Lost Luggage? Air Canada Might Have Already Donated It To Charity

An Ontario couple waited more than three months to be reunited with their lost luggage, only to find out that it had already been donated to an Etobicoke charity by Air Canada (TSX: AC).

Nikita Rees-Wilson and her husband learned that one of their suitcases didn’t arrive with them to Toronto on their trip back from Montreal in September. Luckily, Rees-Wilson left an Apple AirTag inside the missing luggage so they were able to track its journey. The luggage is said to have stayed in Montreal for a month before it was finally transported to a storage facility in Etobicoke, where it sat for the last three months.

Rees-Wilson, who was understandably frustrated, especially because Air Canada hadn’t been able to help them get their luggage, reported the incident to Toronto Police. The police searched the Etobicoke facility and found that a charity organization had “lawfully” received the luggage from Air Canada after it wasn’t claimed.

“What gives Air Canada the right to donate that luggage? I would say they don’t have it, they don’t have it contractually, and certainly, they don’t have it under the criminal law,” Marcus Bornfreund, a Toronto-based criminal defense lawyer, told CTV News Toronto.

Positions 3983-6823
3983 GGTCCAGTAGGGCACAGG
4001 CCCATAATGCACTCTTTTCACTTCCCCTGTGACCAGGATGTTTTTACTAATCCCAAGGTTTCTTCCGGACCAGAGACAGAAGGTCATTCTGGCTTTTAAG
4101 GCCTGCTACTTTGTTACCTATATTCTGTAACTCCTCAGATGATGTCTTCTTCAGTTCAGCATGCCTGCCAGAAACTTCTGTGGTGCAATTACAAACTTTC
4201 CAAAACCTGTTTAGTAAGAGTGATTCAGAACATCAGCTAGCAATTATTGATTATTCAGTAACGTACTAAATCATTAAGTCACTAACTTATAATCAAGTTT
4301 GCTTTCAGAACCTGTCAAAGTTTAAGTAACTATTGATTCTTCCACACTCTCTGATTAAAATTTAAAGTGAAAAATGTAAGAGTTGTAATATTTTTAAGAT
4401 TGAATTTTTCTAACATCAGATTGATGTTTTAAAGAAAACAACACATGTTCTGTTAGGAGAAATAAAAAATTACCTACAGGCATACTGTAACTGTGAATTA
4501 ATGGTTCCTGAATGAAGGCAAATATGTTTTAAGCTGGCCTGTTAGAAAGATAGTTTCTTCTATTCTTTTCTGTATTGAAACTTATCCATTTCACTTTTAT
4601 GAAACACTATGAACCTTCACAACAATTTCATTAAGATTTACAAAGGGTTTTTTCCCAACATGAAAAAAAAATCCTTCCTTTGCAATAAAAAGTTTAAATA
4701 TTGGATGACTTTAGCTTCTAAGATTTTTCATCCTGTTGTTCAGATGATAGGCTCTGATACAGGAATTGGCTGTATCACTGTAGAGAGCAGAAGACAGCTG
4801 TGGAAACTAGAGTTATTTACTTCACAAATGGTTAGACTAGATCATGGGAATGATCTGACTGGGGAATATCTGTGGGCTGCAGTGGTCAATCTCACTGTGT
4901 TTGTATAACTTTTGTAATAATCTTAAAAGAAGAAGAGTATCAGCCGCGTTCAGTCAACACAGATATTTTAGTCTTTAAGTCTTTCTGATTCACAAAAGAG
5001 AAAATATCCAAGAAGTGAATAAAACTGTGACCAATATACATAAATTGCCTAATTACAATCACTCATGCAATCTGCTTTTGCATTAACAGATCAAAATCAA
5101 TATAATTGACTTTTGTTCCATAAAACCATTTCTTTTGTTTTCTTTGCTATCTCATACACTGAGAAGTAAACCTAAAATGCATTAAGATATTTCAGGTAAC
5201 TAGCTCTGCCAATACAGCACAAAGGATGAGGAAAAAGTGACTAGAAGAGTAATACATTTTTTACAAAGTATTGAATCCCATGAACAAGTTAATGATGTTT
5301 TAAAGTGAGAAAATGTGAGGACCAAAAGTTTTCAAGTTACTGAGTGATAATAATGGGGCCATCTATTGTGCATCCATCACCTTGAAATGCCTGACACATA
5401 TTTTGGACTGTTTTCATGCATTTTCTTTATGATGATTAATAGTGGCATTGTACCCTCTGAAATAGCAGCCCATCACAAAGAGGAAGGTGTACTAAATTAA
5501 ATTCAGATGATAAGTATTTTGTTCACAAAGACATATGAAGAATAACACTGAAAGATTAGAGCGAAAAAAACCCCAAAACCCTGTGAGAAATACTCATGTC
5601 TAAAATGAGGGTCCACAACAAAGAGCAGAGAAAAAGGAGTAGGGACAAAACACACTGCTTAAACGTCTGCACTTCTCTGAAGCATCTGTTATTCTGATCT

“In fact, it could be a criminal offense in the sense that the theft or the unlawful possession of another person’s property is a criminal law matter.”

Air Canada, in a statement emailed to the news outlet, said that luggage whose ownership cannot be determined after 90 days will be disposed of, which is “something we do through a third-party company, which does make donations to charity,” they wrote. 

They said that Rees-Wilson’s baggage tag had unfortunately been “disconnected” from the bag, making it “not possible for us to identify the bag’s owner, it was designated as unclaimed, and we moved to compensate the customer.” The airline adheres to the International Air Transport Association (IATA) policy of compensating customers whose bags cannot be located after 21 days.

The problem was, thanks to the AirTag, the couple knew where their luggage was and just lacked the coordination necessary from the airline to be able to retrieve it. As of this writing, the couple has been reunited with their bag with the Toronto Police’s help, and Air Canada has apologized for the delay and blamed it on how the couple traveled at a time when Air Canada was catching up with pandemic-related disruptions.

Rees-Wilson told Global News that she’s still considering taking legal action.

Information for this story was found via the CTV News, Global News, Twitter, and the sources and companies mentioned. The author has no securities or affiliations related to this organization. Not a recommendation to buy or sell. Always do additional research and consult a professional before purchasing a security. The author holds no licenses.

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